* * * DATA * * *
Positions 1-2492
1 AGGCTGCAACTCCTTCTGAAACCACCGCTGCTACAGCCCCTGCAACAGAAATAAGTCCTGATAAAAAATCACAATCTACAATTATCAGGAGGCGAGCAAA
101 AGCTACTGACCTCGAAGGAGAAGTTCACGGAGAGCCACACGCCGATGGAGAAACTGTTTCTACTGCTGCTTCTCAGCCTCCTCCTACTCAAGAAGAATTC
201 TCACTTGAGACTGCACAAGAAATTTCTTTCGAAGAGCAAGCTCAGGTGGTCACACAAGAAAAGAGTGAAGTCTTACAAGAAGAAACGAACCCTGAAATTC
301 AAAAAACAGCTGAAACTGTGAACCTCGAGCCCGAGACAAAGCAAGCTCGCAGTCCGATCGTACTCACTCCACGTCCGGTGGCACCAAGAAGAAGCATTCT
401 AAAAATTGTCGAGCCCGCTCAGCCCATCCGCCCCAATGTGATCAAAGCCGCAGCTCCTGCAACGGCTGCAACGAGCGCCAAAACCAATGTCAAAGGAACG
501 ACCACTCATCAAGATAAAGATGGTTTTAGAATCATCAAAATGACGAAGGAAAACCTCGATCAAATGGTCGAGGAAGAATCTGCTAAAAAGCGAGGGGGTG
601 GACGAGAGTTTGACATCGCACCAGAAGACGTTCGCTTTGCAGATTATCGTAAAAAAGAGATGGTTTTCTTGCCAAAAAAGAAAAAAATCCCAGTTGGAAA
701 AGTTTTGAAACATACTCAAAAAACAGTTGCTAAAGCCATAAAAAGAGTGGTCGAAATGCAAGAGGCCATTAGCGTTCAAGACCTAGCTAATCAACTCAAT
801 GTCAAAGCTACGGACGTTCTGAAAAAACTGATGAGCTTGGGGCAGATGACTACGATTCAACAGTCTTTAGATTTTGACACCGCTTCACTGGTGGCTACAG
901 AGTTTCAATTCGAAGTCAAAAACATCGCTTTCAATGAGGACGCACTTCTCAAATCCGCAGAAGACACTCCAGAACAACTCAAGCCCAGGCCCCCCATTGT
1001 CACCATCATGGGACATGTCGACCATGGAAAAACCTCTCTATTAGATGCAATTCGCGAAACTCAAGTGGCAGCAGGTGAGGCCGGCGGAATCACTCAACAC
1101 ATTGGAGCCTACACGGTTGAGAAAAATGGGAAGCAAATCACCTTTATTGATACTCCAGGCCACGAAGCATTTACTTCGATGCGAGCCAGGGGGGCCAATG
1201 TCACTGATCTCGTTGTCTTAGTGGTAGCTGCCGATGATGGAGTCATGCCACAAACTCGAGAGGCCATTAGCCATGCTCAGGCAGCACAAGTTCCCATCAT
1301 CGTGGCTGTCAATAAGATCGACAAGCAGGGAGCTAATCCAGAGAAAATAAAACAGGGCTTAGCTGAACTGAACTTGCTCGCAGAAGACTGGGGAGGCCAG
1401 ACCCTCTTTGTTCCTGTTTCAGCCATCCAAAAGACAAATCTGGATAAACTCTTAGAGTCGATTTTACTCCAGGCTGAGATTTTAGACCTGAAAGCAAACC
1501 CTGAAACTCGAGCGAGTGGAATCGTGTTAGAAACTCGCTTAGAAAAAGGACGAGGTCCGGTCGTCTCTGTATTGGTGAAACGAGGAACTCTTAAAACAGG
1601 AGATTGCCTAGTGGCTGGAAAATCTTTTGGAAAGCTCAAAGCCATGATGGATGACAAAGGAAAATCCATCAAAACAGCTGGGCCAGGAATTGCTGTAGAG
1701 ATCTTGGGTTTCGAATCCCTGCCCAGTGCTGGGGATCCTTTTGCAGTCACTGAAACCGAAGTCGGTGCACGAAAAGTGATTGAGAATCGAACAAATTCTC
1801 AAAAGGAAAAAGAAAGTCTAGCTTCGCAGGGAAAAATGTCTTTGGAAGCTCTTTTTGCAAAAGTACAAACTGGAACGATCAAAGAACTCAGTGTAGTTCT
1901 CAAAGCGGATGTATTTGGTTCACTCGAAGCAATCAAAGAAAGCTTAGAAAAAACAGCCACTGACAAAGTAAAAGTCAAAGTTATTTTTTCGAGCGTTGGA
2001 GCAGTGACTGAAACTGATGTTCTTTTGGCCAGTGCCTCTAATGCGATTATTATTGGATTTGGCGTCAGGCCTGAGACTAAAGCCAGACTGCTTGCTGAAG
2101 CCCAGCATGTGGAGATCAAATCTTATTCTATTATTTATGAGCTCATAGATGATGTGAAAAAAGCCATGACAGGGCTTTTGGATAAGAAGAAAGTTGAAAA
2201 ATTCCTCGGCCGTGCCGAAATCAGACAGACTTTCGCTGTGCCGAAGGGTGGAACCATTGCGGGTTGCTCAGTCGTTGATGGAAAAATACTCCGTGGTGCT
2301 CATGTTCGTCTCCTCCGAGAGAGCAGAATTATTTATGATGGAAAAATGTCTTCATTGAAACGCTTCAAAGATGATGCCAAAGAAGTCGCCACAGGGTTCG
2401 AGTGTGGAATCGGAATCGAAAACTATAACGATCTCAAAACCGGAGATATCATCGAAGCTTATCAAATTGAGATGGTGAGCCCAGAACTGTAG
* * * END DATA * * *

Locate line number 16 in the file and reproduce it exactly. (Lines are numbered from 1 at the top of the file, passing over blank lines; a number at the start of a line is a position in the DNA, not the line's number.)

1401 ACCCTCTTTGTTCCTGTTTCAGCCATCCAAAAGACAAATCTGGATAAACTCTTAGAGTCGATTTTACTCCAGGCTGAGATTTTAGACCTGAAAGCAAACC